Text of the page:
Dallas Smith (left), Jess Moskaluke and Chad Brownlee are performing along with Gord Bamford, Brett Kissel and The Hunter Brothers at the tribute concert for the Humboldt Broncos tonight in Saskatoon. (DallasSmithmusic.com/CBC/ChadBrownlee.com)

Humboldt benefit concert tonight in Saskatoon

Humboldt is the small city in Saskatchewan that is still grieving the loss and injury of so many of its members following the bus crash on April 6th.

The bus was carrying the Broncos’, the local hockey team in the Saskatchewan Junior Hockey League, when it was hit by a transport truck at a dangerous intersection.

Thirteen people died as a result of the crash, 16 people were injured.

An outpouring of sympathy and condolences came from far and wide across North America, from other sports teams and members, and families who are very familiar with the long bus trips that are part of playing a sport, or playing in a band.

“There is a brotherhood that is built on the bus, in the dressing room”

So when Country Thunder Music Festivals put out a call for musicians to perform in a Humboldt Broncos tribute concert, the response was tremendous and immediate.

Performers such as Brett Kissel, Dallas Smith, Chad Brownlee, Jess Moskaluke, Gord Bamford and The Hunter Brothers, were all eager to be part of tonight’s concert, for the benefit of the 29 families affected by the crash.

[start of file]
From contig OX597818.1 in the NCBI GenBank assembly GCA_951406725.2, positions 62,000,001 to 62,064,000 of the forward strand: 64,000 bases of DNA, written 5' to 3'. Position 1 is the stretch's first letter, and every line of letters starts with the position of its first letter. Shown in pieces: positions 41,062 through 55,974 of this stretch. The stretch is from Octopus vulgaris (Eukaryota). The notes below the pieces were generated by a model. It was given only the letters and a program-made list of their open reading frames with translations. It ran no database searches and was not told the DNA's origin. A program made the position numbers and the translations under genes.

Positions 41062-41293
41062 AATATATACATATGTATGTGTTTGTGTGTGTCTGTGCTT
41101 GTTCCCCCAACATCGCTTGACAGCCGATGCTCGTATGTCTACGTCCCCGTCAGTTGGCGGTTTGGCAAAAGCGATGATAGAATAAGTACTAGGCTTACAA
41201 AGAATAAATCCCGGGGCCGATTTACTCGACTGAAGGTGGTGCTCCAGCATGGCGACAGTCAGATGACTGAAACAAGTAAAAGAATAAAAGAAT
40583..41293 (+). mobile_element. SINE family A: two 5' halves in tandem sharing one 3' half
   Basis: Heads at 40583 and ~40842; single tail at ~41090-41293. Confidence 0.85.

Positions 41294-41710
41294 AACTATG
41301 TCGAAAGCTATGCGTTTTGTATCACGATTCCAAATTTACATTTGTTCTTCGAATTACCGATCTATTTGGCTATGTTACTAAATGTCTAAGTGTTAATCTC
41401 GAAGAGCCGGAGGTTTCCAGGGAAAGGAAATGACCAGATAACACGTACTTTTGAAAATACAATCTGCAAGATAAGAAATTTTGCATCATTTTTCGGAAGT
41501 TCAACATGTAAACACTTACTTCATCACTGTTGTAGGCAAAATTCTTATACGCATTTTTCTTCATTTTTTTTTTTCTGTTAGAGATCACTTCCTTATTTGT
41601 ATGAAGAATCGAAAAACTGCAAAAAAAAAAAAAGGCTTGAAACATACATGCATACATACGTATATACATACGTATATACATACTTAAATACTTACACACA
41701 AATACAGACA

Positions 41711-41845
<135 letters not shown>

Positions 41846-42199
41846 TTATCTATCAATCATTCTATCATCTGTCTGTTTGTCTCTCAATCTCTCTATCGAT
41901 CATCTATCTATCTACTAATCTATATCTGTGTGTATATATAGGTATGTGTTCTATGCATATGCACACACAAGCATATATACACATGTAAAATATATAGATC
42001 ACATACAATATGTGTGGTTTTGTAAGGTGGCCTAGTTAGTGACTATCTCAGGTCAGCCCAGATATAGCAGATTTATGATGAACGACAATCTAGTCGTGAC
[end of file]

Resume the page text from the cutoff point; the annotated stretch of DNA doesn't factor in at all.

Chad Brownlee echoed the words of many when he said he’s ridden buses across Canada and the United States in his former life as a hockey player.

“There is a brotherhood that is built on the bus, in the dressing room,” he recalled of being part of a hockey team. “Any time you guys are together, it’s very, very solid. I can’t imagine the feeling of that fabric being torn.”

The tragic news hit him to the core, he told CBC News.

Humboldt Broncos home ice, at the Elgar Petersen Arena, was the scene of a vigil on April 8, to honour the victims of the fatal bus accident. The ring around centre ice became a memorial lined with flowers and other tributes soon after the April 6 crash that killed 16 people and injured another 13.

Brett Kissel shared his reaction when he heard the news of the crash.

“We think to ourselves: all these miles that we’ve put on the road and yet it happened to these other kids and these other families,” he said. “It certainly hits home for us, and I think every travelling musician that lives and sleeps and spends all their time on buses.”

Kissel said he wants those who are in a state of grief and mourning to know he’s in their corner, much like everyone else in Canada and, in fact, the world.

“It will be a night to celebrate the lives that were cut too short but to celebrate all the good that these kids brought into the world and the good that they did for their families,” he said.

The concert takes place at the SaskTel Centre, in Saskatoon, Saskatchewan.

Meanwhile, training for semi-trailer drivers has come under scrutiny.

Only the province of Ontario has mandatory training; it is optional in everywhere else in Canada.

Yesterday it was reported that Saskatchewan is implementing a 70-hour training program beginning in 2019. 

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